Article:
In terms of genres, the novelty of radio, in its interlude between debut and consolidation, can be illustrated by the 1930 radio newscast during which, when faced with a dearth of stories, the announcer simply admitted to all, “There is no news tonight” (Bell, 1991, p. 1). Today, this would be absurd, as the genre convention for radio news does not allow for there to be “no news” to report on, and because the production of news in itself generates ← 28 | 29 → news. The novelty of radio is reflected in its lack of medium-specific content; as there were no established codes defining a “radio program” and contrasting previous media, radio was primarily devised for transmission and reception as abstract processes, with little or no definitions of preceding content. Consequently, radio became a “parasitical medium,” which based its productions on distributions of, for instance, public sporting events and theatres. The supply of broadcasting facilities preceded the demand; and also the means of communication preceded their content (Williams, 1975/1990, p. 25). The radio was a technology and a social institution in search of content, and thus also an identity as a mass medium.

The search for identity started with experiments integrating public speeches and theatre plays into radio productions, which were made for radio, and not simple transmissions. In the next parts, I will first explore how radio became a medium for political communication in the US by analyzing how the political speech was turned into a radio format in the so-called Fireside Chats (1933–1944), and second, explore the radio play The War of the Worlds (CBS Radio, 1938) about an invasion from Mars that became infamous for its effect rather than its content.

Political Communication: The “Fireside Chats”4

The neat parallel between the radio’s breakthrough and Franklin D. Roosevelt’s formative years and later presidency makes it fruitful to investigate the role of authenticity in his series of radio speeches referred to as the “fireside chats.” Roosevelt was 15 years old when Guglielmo Marconi took out his patent for the “wireless telegraph”: “The radio and the boy became came to maturity together” (Buhite & Levy, 1992, p. xiii). Roosevelt is said to have understood the potential of the radio as a tool for political communication better than any political figure, not least because he grew up in tandem with the growth of radio broadcasting.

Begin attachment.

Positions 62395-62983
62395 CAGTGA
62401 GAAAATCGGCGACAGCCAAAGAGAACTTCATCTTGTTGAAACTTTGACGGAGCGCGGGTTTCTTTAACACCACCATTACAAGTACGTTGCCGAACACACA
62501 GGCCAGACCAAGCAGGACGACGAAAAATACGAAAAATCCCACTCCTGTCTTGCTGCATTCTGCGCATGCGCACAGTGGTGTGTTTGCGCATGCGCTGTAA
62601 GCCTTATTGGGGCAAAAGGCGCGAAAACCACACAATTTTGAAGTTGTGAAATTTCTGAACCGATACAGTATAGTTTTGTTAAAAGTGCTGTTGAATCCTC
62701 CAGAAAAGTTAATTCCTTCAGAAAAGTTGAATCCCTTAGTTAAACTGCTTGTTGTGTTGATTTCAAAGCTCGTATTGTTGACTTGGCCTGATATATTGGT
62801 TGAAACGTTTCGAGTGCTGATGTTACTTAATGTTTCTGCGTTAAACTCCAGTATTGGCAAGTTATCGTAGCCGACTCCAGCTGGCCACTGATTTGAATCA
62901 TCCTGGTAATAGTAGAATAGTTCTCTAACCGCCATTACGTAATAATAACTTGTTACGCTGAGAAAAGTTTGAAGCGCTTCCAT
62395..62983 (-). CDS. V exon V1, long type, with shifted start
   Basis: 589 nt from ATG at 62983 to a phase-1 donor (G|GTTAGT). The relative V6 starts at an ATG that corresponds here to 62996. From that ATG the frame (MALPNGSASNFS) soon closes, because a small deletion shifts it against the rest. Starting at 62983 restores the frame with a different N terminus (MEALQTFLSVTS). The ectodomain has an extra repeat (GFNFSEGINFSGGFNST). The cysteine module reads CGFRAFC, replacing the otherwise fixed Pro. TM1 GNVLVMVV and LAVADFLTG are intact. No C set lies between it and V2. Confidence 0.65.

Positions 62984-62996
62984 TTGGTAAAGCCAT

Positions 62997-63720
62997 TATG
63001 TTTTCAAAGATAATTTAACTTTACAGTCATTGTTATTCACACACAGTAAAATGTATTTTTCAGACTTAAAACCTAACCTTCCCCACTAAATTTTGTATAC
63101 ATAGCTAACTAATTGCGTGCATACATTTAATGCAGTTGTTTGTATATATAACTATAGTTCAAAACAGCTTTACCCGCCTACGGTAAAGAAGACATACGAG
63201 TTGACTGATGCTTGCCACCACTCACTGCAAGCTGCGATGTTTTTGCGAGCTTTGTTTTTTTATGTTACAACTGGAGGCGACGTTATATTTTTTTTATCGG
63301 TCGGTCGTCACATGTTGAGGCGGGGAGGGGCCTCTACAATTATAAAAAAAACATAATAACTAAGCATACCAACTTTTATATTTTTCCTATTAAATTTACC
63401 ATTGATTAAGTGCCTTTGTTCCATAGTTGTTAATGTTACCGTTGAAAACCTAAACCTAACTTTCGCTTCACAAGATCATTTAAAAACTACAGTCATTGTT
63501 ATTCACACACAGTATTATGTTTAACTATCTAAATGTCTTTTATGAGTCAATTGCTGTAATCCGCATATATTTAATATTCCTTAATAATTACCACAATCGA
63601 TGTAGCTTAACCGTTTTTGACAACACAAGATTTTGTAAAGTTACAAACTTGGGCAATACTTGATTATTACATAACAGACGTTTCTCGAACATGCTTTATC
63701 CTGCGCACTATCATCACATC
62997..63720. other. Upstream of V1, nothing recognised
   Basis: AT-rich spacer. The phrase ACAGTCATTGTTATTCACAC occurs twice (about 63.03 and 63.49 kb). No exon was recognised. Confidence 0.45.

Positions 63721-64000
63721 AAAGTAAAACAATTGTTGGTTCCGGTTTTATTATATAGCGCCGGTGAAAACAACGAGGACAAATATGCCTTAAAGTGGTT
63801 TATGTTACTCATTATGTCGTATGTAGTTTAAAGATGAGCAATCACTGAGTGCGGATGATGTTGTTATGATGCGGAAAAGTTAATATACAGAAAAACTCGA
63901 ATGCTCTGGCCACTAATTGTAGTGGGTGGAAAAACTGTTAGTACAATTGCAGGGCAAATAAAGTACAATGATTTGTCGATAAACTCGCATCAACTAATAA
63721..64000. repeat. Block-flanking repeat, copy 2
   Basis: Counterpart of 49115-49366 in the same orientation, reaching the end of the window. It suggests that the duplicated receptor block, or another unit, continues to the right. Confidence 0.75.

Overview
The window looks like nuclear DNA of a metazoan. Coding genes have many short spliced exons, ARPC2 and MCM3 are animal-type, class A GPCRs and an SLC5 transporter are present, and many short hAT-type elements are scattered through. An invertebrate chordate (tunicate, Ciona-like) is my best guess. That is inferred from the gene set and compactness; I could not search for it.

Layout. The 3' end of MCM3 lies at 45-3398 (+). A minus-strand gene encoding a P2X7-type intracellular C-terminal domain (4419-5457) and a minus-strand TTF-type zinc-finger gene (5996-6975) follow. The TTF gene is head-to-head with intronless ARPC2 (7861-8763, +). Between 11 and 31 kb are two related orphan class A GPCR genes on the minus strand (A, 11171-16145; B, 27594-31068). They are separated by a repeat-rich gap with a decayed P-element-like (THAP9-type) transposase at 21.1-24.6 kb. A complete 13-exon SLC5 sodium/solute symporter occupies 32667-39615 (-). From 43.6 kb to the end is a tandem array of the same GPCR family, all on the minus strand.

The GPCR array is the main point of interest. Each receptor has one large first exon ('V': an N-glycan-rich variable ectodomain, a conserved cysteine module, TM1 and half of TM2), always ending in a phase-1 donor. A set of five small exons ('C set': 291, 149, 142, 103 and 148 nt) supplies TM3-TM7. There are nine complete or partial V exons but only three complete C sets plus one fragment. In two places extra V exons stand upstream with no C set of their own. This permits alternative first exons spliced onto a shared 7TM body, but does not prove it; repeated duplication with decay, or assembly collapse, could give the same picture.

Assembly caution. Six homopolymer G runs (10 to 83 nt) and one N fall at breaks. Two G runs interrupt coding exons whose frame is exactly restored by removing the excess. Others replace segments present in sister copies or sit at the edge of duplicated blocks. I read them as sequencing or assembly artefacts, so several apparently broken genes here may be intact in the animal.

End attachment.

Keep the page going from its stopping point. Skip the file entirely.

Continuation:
President Franklin D. Roosevelt’s “fireside chats” comprised 30 public evening radio addresses he gave between 1933 and 1944 on all of the national ← 29 | 30 → radio networks. They proved to be highly influential because they resonated with radio’s ongoing cognitive shift; the term “fireside chat” itself indicates a new approach to political communication that was intimate and direct rather than formal and distant (Buhite & Levy, 1992). According to Roosevelt’s adviser and speechwriter, Samuel I. Rosenman, the president’s genuine personality was always evident in the speeches: “No matter who worked with him in the preparation, the finished product was always the same—it was Roosevelt himself” (Rosenman, 1952, pp. 5–6). Secretary of Labor Francis Perkins, who was an eyewitness to the broadcast from the White House, has explained that the president engaged with his imagined audience when he delivered the live speeches: “His face would smile and light up as though he were actually sitting on the front porch or in the parlor with them. People felt this, and it bound them to him in affection” (Perkins, 1946, p. 72). These accounts point out that Roosevelt’s speeches seemed authentic because he engaged emotionally and acted as if he was talking to his friends; he communicated as if there was no microphone and airwaves between him and the listeners. In fact, President Roosevelt even compared himself to an actor in a conversation with the actor and director Orson Welles, who was a regular guest in the White House during Roosevelt’s presidency: “You and I are the best actors in the country” (Biskind, 2013). Even though it might have been uttered with a sense of irony, this quote tells us that the president had noticed the similarities between a politician and an actor.